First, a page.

Today’s news:

Berger’s Burg: Tempestuous March named for mythical war god

The mystical month of March is on the march and will invade our world in a few days. I am not superstitious, and I don’t believe in mythology, but nonetheless the month sends shivers up and down my spine (even worse than my shivers on Halloween). “Why?” you ask — because I know the ides of March is a-coming. (It is “ides,” not “eyes.”)

The notorious ides is one of three fixed points in the month in the ancient Roman calendar that appears on the 15th day of March. And the Romans say beware if a full moon is out on that day — strange and mysterious things will happen to you. So readers, forewarned is forearmed.

Why should I worry? I am a levelheaded, rational-minded, commonsensible adult, and I know I shouldn’t fear the ides of March. But rather than risk the horrific possibility that something unimaginable could happen, Gloria and I will wear news host Bill O’Reilly masks from sunrise to sunset on the 15th of March.

I hope Bill will keep Gloria and me out of harm’s way. And readers, I strongly urge you to do likewise. So with that warning, let me tell you about our third calendar month of the year.

March was named after the Roman god Mars, who was known for his notorious sweet tooth and the candy bar bearing his name. He believed that candy was good for his eyes, which was necessary for him to discern between nut-cluster candies with dark chocolate (which he abhorred), and truffles with milk chocolate (which he did not abhor).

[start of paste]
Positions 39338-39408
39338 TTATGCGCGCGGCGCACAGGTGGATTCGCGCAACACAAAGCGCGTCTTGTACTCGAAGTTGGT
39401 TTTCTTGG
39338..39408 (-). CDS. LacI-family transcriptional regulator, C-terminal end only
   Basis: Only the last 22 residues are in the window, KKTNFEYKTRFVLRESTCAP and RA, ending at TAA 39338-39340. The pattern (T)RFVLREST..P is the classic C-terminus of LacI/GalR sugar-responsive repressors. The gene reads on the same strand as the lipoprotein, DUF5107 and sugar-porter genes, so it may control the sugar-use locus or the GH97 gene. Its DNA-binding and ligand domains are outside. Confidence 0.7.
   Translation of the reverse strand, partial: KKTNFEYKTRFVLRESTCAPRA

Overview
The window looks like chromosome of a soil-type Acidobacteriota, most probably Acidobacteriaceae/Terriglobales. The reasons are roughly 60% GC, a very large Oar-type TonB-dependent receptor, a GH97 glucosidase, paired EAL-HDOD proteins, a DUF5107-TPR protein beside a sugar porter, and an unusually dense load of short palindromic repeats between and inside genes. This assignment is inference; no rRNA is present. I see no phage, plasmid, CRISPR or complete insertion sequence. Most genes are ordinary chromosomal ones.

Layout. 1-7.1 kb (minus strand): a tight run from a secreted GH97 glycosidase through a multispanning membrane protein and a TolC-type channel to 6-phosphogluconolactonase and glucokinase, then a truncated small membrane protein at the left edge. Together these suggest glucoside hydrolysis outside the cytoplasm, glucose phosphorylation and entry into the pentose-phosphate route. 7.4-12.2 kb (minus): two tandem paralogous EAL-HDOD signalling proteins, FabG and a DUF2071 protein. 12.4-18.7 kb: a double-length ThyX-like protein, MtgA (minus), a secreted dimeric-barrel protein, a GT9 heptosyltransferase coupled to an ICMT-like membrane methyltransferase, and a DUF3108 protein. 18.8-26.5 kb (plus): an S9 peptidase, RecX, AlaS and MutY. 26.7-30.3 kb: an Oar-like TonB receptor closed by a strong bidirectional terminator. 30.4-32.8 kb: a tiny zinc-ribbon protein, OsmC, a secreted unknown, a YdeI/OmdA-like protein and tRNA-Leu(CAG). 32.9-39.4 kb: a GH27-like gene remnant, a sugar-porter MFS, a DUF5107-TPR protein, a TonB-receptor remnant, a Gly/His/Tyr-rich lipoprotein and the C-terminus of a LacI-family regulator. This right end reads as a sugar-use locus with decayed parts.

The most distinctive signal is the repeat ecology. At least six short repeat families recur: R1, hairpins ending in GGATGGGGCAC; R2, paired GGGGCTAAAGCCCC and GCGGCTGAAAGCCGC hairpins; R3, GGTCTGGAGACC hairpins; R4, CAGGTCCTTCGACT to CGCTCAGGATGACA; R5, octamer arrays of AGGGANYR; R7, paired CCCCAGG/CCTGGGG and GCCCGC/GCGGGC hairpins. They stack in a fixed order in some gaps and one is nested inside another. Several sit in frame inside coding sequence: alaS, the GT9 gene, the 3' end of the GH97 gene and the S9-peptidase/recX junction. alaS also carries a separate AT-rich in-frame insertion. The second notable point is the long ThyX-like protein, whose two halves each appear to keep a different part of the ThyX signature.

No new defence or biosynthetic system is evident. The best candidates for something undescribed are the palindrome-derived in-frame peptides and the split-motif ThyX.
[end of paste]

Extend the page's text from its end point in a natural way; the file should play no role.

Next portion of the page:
Mars was famous for his fiery temper. He would turn as red as his namesake, the planet Mars, whenever he ingested too much candy. His disposition turned from hyper to rage and finally to sheer ballistic asperity. During those awful moments, Mars would wage a two-front war against his sworn enemies, the nutty kingdom of Snickers and the gooey domain of the Milky Way. It was appalling. That is why Mars is commonly referred to as the “God of War.”

As you may not have known, March was the time when the Romans geared up and went off to fight in distant lands. They named this month Martius in honor of the belligerent and disagreeable Mars. It is a good thing that California Gov. Arnold Schwarzenegger wasn’t around back then. He surely would have had the honor of the month named after him. Imagine people trying to wrap their mouths around the month of “Schwarzeneggerius.”

Skipping right along, 200 years ago, March 25 was New Year’s Day in England and America. It was not long before they adopted a new calendar and January became the first month of the year. The English called March “Lencten-monath,” meaning “Lengthening month,” because after the first day of spring (March 20 or 21), the days became longer.

March comes in like a lion and goes out like a lamb. Just last year it was so windy in Queens that, like the old jokes said, one chicken laid the same egg six times and at the zoo I saw a zebra gluing on his stripes.

Early March is cold and brisk in the northern half of the world, but by the end of the month the weather is placid. Did you know that in the southern part of the world the weather is completely opposite, and March marks the beginning of autumn? You knew that, eh?